If you’re making the bitmap smaller, you’re probably cool to get away with Xara’s (and other design programs’) methods of removing pixels from the image while maintaining the visual integrity of the photo. Think about this: if you have an intelligent program such as Xara, and you command it to make a 32 × 32 icon only 14 × 14 pixels in size, you’re asking it to resample the bitmap, and go from 1,024 total pixels to 196 pixels, throwing away about 800 pixels. So what the program does is create the new size, and the visual data—each pixel—is given a new color based on the average of pixel colors next to any given pixel. This keeps the look of the reduced size icon smooth in appearance like you can see in Figure 8, where I’ve resampled a 16 × 16 pixel icon down to 9 × 9. You can clearly see that the remaining pixels aren’t the same as the original colors; they can’t be, but Xara has intelligently recolored these new pixels to basically represent the most attractive new resampled images as possible.
If you want to make a bitmap larger, largely? You’re out of luck, because a computer program can’t add pixels to an existing image without having been right next to you, watching the same picture you’re photographing and taking down notes. I’m somewhat kidding here; you can’t up-sample a bitmap without introducing blockiness, as the program creates large areas based on the same (or similar) pixel colors as the original’s. Now Xara has a technique in Options, on the View tab under Bitmaps, a checkbox called Never Smooth. I suggest you leave this box checked because more often than not you need to see something clearly in a digital photo so you can retouch it. If you leave Never Smooth unchecked, Xara does its best to smooth out the inevitable rough image areas when you upsample (scale up) at bitmap, but ultimately the image loses some focus because Xara is gently blurring the image to hide the rough pixel edges between contrasting colors.
You are really best off, if it’s your job making bitmap images larger, to buy an expensive, proprietary program such as Benvista’s PhotoZoom, that uses some very tricky techniques to swap artificial (fractal) visual information into an enlarged photo. Alien Skin has an upsampling program, too, and I confess that I’ve used one of these programs in the past, but the artistic purist in me says, “Don’t do it.” Because the most critical of professional eyes can see, even with an expensive upsampling program, that it’s not the original bitmap photo.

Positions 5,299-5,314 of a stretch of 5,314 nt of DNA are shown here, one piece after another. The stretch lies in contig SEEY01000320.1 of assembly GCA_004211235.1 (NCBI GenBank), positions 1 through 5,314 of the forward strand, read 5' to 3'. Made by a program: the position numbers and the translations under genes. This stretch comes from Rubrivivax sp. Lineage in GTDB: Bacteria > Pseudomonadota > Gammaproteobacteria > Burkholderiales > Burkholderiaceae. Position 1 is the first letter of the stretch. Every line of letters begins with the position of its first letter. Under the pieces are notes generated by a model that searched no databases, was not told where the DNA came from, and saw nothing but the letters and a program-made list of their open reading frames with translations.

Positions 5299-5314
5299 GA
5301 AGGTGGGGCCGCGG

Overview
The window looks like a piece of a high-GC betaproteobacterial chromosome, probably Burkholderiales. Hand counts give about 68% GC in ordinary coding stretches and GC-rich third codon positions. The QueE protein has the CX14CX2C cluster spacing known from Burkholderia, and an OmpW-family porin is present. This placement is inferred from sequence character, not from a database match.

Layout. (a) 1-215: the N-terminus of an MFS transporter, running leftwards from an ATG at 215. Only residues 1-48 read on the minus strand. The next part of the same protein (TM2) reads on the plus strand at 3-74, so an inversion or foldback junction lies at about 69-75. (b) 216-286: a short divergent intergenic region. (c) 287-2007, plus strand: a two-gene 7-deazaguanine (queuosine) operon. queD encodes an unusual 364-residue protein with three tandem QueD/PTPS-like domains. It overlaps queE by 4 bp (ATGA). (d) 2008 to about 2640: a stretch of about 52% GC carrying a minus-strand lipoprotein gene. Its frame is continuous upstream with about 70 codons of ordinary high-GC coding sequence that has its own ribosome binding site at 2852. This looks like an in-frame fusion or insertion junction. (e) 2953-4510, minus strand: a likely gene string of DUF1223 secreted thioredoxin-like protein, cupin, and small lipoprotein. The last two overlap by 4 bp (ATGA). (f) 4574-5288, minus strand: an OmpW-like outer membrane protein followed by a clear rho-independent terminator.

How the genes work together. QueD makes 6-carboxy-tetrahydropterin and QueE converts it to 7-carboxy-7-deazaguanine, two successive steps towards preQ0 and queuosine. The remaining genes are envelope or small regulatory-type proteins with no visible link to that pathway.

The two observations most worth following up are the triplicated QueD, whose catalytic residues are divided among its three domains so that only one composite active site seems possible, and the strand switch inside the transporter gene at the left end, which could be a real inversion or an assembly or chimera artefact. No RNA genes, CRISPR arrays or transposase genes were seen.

Anti-Aliasing: The Good and the Bad
Xara has an exceptionally good anti-aliasing engine, and it’s particularly strong when you zoom in and out of photos you import. Look at this screen cap done of Xara’s interface, zoomed out to 75%. (See Figure 9.) It is a perfect example of how a program should reduce the number of pixels, smoothly, yet with clarity so you can actually read what’s on this Options menu! I tried the same thing with Photoshop CS5.5, by manually reducing the screen capture to 75% (because dropping the zoom level to 75% in Photoshop makes the image look like crap, and I’m not dumping on Adobe here), and got about the same results except Photoshop’s Bicubic (Sharpen) filter made the resulting image more coarse than simply screen capping the Xara UI at a reduced zoom level.
Resampling an image, we should conclude, takes into account something called Anti-aliasing. Now, “Anti” usually precedes something negative, but anti-aliasing is actually good in computer art. Let me explain anti-aliasing with a visual example in a moment.
Xara Designer was built from the ground up to make your design work look good onscreen. In fact, for a lot of what you see when you work in Xara, the program is ignoring Windows rendering algorithms (“recipes” in math) and is using its own rendering engine. Part of the wonder of this rendering is that your designs really do look better onscreen and look better if you export them to bitmap correctly, because Xara was the first drawing program to introduce anti-aliasing, a pixel-level adjustment of pixels that lie on the edge between two other color-contrasting pixels. For example, if you had a checkerboard drawing that extended in perspective to infinity, at some point there would be two contrasting colors on the checkerboard that need to occupy the same pixel, they’d have to. Decades ago in the infancy of computers and computer graphics, this “two different colors need ot occupy the same pixel” dilemma was resolved by choosing one color or the other. Technically, this color is wrong, it’s going under the alias that it is the correct color for this one pixel. Anti-aliasing reconciles the 2 color in one pixel problem by intelligently weighing the average difference between the two colors and then creating a third color, a color blend, to occupy that one pixel.